Recommendation 2: Use a materiality lens

Questions for Directors to Ask

  • Do the prioritized ESG risks materially affect the company?
  • Have we considered stakeholder and shareholder input in making this determination?
  • Have we considered how the ESG risks may interrelate?

When ESG risks surface in a company’s heat map or risk register, the board needs to consider whether these issues have a material impact. Given the growing findings that relevant ESG topics can be financially material to a corporation, boards need to ask management to run materiality analyses that include both traditional financial factors and financial impacts from ESG-related risks.

Nestle conducted a materiality assessment every two years to identify the economic, social and environmental issues that are of top priority to the company’s external stakeholders. In 2018, the company evolved its materiality assessment to include ESG risks with other financial risks and align them better with business operations. This evolution included integrating the identified material issues within the company’s ERM process.

Recommendation 3: Consider the board’s skills to evaluate ESG risks

Questions for Directors to Ask

  • Do we discuss our ESG risks at regular intervals?
  • Is the board regularly briefed on relevant ESG trends and how these trends could pose risks to the company?

Ceres’ report “Lead from the Top: Building Sustainability Competence on Corporate Boards” recommends three key avenues for boards to build their fluency in ESG issues: recruit directors with the experience and exposure to material ESG issues that the company faces; educate the entire board on relevant ESG issues; and engage with relevant stakeholders and shareholders on ESG risks.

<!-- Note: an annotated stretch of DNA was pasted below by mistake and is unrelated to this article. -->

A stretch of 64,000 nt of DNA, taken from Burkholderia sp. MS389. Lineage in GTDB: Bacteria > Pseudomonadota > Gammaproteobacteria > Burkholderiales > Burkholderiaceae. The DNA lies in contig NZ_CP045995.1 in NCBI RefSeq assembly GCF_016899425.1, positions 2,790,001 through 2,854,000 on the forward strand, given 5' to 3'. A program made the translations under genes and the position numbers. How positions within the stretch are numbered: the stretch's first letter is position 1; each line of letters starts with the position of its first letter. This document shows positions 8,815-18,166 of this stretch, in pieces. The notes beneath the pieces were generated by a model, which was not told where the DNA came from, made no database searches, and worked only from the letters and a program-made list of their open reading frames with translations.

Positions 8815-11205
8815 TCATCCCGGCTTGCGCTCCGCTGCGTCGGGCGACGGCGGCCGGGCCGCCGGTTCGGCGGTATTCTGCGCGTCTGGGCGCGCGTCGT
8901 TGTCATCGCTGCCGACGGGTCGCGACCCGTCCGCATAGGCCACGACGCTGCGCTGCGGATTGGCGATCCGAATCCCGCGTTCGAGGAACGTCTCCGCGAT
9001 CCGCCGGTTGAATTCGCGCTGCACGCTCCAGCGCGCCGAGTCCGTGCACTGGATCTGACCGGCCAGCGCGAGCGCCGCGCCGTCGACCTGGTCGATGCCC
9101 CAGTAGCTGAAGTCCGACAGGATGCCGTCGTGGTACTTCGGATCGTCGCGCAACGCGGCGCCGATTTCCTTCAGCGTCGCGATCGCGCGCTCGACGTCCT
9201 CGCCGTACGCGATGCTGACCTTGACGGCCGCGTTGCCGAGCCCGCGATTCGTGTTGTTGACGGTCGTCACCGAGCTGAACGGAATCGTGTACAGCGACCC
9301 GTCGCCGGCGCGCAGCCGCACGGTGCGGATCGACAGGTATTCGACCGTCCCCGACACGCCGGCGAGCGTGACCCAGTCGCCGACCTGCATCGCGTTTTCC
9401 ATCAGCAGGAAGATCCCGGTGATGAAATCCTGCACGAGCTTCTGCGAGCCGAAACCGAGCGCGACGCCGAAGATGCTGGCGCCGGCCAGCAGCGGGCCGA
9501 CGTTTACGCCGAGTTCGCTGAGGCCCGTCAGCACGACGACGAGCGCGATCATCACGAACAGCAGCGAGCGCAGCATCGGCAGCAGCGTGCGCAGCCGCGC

Prudential Financial, an insurance and financial services company, has included expertise in “environmental/ sustainability/corporate responsibility” within its board matrix as a skill set that is needed to be on their board.

Recommendation 4: Ensure that prioritized ESG risks are surfaced appropriately in board discussions about corporate strategy, whether at the committee or full-board level

Questions for Directors to Ask

  • Do we discuss our ESG risks at regular intervals?
  • Are ESG issues addressed systematically?
  • How are ESG issues integrated into our strategic planning and execution?

While reacting to crises presents opportunities to jumpstart discussions of ESG issues, it should not be the only time these risks are considered, especially as a crisis response does little to address the root of the problem.